The Meaning of the 153 Fish Caught in Peter’s Net
April 23, 2013
This is the Fourth Week of the Easter Season this year. Last Sunday, we heard the gospel passage from John 21:1-18, in which Jesus cooks breakfast for a group of his disciples shortly after his Resurrection. So it seems appropriate to reflect this week on that mysterious number—153—the number of fish which Peter caught in his net after he obeyed the Lord’s instruction to cast his net once again.
That there were exactly 153 fish caught in Peter’s net during the Lord’s post-Resurrection appearance at the Sea of Galilee (Jn. 21:1-18) has puzzled commentators since at least the time of Jerome. Why 153? The note on Jn. 21:11 in the Anchor Bible indicates that the early commentators took the number to be symbolic of some aspect of the Church or its mission. Jerome, for example, thought that there were exactly 153 species of fish and thus that the catch represented the Church’s universal mission. Many other writers saw the number as a composite. Augustine recognized it as the sum of the integers from 1 to 17 but found nothing meaningful in that observation. Another found it to be the area of an equilateral triangle of 17 units per side, representing the “fullness” of the Church since numerologically, both 10 and 7 are numbers of completion. And Cyril of Alexandria understood the number as the sum of 100 + 50 + 3 and attached arbitrary meanings to the first two numbers.
None of these explanations satisfies. All are arcane and gratuitous. Surely the gospel writer, if he were constructing a symbolic number, would select a number with a Christian significance detectable by the gospel’s audience.
I suggest that the number 153 can be interpreted in a precise way as a representation of the post-Resurrection Kingdom—the fulfillment of Jesus’ mission to establish a “seedling” community of justice, peace, and self-giving love, according to the Divine Plan for Unity in Creation (see Eph. 1:8-10).
The story of Jesus’ appearance at the lake shore has several layers of meaning. It clearly says that the risen Jesus is always with his agape community, guiding the faithful and nourishing them with the Sacred Meal. It is also the story of the commissioning of Peter as leader of the early Christian community, clearly in vv. 15-17 (“Feed my sheep”), but also – perhaps significantly –in v. 11, where it is Peter hauling the net full of fish ashore.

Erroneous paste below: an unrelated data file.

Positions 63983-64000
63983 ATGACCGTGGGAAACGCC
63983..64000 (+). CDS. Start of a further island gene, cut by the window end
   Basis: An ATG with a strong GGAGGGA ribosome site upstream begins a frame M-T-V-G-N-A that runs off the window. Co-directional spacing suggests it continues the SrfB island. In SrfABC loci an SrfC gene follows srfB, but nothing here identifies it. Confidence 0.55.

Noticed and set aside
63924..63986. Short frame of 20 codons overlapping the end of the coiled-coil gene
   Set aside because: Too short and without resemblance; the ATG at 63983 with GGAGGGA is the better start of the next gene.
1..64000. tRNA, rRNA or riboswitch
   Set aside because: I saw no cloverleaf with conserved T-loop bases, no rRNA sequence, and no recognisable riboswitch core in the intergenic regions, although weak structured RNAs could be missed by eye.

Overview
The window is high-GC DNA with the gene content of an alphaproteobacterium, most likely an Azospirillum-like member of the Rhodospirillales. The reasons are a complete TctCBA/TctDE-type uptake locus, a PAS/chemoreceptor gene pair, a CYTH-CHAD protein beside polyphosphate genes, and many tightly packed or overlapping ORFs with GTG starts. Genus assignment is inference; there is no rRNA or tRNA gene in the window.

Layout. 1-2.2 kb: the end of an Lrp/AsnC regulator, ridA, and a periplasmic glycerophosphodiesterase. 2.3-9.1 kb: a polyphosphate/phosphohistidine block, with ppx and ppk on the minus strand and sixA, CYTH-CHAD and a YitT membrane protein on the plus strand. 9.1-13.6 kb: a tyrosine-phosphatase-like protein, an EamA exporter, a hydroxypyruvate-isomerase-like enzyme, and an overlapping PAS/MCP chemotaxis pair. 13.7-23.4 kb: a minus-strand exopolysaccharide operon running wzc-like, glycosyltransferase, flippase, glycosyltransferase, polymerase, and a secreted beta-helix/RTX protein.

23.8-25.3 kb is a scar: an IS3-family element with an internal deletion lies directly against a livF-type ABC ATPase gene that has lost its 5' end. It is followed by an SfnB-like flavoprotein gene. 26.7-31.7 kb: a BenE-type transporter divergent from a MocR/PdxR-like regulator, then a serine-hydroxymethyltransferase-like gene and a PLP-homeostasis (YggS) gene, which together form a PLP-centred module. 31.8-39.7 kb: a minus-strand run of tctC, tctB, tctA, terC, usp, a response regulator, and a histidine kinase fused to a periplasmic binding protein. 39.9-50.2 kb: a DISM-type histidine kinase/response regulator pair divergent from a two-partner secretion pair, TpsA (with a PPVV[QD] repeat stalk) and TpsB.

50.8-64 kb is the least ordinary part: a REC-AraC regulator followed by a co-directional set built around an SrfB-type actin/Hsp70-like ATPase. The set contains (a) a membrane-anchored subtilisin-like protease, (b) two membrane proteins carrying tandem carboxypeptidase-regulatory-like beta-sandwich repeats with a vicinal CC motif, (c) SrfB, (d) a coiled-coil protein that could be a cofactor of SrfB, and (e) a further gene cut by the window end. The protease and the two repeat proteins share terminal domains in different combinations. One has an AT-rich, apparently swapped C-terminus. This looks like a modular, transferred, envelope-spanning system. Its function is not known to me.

In addition, this appearance episode has an evangelization theme. It is this theme which the number 153 enhances. Fishing, of course, is an easily recognized metaphor in the gospels for evangelization (e.g., Lk. 5:10: “From now on you will be catching men.”) In the present story, Jesus directs the cast of the net that results in the haul of fish. The promise is that Jesus will guide the growth of the Church into a universal community of agape love, despite the inability of humans to bring this about by their own efforts.
Like the dragnet of Matthew’s gospel (Mt. 13:47), the net here in John 21 represents the Kingdom—the spreading agape community in the age after Jesus’ Resurrection. This post-Resurrection community, as Jesus repeatedly assures his disciples in his Last Supper discourse (e.g., Jn. 14:13, 15:8-9, 15:26, 16:27, 17:6, 17:21m 17:23 and 17:26) is the union of God and the believers. This union is represented clearly in the number of fish in the net. The number 153 is the sum of two squares: 144 and 9. These are the squares of 12 and 3 respectively, and they represent the whole constituency of the universal agape community. The number 144 is 12 perfected (that is, squared) and represents all of the elect believers—the perfected “12 tribes” of the Chosen People. And the number 9 is the Three of the Triune God in its perfect (squared) form.
So the catch of 153 fish represents the entire agape community after the Resurrection: the union of the universe of believers with the perfectly loving and faithful God.
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Raymond E. Brown, S.S., trans. The Gospel According to John (XIII-XXI). Anchor Bible 29A. New York: Doubleday, 1970.
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